It looks like Oklahoma is headed for another tight budget year in FY 2017. Once again, lawmakers are saying that our state’s revenue is not keeping up with the cost of providing core services to Oklahoma’s citizens and business. This year’s shortfall was around $600 million and the state was required to use “one-time money” in addition to the cuts made by state agencies to balance the budget. Most of the recent fiscal years have been “budget cut years”, so the declaration for agencies to prepare for another round of cuts comes as no surprise to the hard working men and women provide services.
When the legislative session begins in February, lawmakers will determine how much money to appropriate to state agencies for the 2017 fiscal year beginning July 1, 2016.
In a recent statement Gov. Fallin said, “I’m asking every agency to start planning for potential spending cuts and to develop a strategy that protects essential services” she said. “It’s important we get ahead of this issue as we enter a difficult budget year. Families and businesses tighten their belts during lean times; our state agencies can do the same”
Because state agencies have reduced or eliminated non-essential expenses during the last several rounds of budget cuts, there is not much more room to cut expenses without directly cutting or eliminating programs and services that our friends and neighbors access.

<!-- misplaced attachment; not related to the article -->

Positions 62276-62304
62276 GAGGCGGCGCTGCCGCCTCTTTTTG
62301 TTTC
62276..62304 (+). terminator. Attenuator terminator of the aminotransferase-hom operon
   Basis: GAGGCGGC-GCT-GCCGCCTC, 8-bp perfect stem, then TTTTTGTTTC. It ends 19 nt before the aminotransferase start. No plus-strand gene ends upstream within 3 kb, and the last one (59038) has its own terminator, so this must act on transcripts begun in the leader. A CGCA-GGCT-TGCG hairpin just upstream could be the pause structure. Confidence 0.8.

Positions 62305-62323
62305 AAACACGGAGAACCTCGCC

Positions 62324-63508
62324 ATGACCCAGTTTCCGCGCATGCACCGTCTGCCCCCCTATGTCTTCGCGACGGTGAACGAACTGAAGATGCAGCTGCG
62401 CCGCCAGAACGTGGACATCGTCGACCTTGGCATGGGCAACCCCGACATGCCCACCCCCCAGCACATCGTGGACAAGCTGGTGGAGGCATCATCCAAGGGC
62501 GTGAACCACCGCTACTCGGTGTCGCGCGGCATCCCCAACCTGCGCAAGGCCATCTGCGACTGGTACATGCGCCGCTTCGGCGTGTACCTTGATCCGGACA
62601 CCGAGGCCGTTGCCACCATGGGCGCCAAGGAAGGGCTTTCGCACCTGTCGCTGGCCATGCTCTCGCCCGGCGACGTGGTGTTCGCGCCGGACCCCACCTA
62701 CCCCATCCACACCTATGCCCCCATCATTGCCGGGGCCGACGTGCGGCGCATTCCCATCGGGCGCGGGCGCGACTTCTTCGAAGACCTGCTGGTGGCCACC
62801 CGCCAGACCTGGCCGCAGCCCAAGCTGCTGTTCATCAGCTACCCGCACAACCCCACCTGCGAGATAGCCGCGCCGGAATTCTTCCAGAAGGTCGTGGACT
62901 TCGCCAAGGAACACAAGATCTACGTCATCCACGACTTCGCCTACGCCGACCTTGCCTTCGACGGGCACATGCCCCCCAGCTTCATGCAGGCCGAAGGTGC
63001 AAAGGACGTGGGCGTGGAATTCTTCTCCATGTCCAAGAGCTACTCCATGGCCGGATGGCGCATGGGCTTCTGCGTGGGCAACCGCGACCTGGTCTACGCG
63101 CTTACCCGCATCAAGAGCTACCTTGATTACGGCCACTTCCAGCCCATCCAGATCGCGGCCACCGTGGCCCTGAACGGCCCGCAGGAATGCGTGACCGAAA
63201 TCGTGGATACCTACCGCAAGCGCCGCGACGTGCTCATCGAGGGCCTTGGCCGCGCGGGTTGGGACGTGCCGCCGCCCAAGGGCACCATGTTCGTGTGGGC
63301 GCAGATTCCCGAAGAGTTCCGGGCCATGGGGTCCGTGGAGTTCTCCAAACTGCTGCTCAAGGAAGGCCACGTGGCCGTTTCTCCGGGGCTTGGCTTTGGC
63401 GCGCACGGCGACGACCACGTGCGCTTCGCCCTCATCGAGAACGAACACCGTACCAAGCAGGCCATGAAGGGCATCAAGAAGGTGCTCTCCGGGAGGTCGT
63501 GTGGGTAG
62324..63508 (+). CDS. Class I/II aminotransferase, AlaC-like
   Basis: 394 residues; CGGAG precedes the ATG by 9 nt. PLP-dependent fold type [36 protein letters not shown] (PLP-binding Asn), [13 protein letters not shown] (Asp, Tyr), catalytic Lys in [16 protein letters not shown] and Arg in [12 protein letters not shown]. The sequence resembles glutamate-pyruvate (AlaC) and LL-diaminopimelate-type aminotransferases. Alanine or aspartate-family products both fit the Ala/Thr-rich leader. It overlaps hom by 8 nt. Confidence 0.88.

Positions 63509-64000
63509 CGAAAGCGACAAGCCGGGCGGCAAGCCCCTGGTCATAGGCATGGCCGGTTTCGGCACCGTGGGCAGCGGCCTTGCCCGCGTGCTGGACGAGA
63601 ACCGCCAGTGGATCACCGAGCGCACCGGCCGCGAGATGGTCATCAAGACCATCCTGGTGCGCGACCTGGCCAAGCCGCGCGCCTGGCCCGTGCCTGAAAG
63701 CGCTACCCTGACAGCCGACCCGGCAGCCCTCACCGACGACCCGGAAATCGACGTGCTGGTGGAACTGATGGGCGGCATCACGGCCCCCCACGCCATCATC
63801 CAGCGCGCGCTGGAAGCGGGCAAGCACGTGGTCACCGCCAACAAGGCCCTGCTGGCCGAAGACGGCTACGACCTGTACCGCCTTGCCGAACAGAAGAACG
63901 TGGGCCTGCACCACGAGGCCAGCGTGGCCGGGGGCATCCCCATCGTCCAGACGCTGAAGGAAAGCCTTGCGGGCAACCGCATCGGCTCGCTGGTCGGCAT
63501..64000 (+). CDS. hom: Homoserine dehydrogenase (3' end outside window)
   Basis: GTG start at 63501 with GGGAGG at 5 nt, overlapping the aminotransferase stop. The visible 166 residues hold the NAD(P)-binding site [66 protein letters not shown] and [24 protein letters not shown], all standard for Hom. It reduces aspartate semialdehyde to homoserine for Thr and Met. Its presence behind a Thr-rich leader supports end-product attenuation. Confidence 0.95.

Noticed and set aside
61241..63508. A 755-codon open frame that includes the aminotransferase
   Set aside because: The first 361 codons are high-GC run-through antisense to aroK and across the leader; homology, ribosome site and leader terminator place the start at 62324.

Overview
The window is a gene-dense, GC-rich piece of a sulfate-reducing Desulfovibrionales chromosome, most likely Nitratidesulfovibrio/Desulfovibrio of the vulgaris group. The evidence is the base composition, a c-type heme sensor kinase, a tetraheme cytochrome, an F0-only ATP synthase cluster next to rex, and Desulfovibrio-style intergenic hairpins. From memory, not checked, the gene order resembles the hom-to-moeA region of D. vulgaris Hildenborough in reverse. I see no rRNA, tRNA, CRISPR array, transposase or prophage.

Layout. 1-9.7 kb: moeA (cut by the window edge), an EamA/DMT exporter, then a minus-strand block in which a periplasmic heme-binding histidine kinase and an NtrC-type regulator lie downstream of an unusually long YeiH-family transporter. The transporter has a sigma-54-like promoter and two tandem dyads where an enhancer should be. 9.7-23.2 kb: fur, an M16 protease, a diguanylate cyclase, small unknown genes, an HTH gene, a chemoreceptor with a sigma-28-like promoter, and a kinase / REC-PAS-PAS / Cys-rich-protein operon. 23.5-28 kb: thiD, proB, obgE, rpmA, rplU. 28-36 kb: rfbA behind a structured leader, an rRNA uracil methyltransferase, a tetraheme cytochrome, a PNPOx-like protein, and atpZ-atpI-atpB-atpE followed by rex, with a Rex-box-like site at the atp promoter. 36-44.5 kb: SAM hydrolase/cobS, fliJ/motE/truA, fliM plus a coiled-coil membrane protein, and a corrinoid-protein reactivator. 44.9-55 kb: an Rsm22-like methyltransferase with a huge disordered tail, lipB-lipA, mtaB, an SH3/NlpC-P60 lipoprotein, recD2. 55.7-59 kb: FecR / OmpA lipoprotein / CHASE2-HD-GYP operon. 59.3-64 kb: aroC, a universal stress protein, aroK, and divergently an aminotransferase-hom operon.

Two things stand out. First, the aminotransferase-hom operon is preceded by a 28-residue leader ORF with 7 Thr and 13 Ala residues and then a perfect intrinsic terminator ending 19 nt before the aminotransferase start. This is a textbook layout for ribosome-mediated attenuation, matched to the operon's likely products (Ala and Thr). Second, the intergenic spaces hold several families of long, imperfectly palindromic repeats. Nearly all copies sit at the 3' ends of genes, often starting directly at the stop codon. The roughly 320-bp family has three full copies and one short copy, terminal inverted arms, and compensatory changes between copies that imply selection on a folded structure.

Her office talked about eliminating non-essential out of state travel and promotional items to market services agencies provide or cutting back on membership to professional organizations. Many agencies have already taken these steps during previous years’ budget cuts. The amount saved by further cutting these types of expenses will help some but will not come close to balancing next year’s budget.
Agencies must not balance their budget solely by reducing their staff. If they are forced to make cuts to balance their budget, reductions should be spread across their agency. That means they must reduce provider payments and cut, or eliminate private contracts in addition to any reductions in staff. Agencies must also protect the front line workers who are crucial to providing services. A reduction in the number of workers who work in our prisons, veterans’ centers, roads and highways would be detrimental to our state. Having fewer workers to inspect restaurants, provide services to seniors or protect vulnerable children and adults would also have dire consequences.
If you take a hard look at state services, there really is not an area of state government that can absorb significant cuts without hurting the services they provide.
Also, if cuts are necessary common education and higher education should also share some of the burden. The responsibility to balance next year’s budget must not fall solely on the backs of state agencies, their staffs or the people they serve.
Oklahoma must also review the amount of money that is spent outside the legislative appropriation process. Millions of dollars are never made available to lawmakers appropriate to state agencies for their services
Part of this review would be looking at Oklahoma’s corporate tax incentives to determine if those credits are accomplishing their goals. Using tax incentives to attract business and industry can be a great economic tool for a state. However, Oklahoma does not review the credits that it gives to see if they are beneficial to our economy. These credits have been discussed several times over the past few years, but little action has been taken. It is time to review those credits.
We don’t know how much the shortfall will be for next year but we can be certain it is going to be a significant blow to our state budget. Regardless of the amount, it must not be the sole responsibility of state employees to balance the budget. If cuts are made, those cuts must be absorbed by private service providers as well.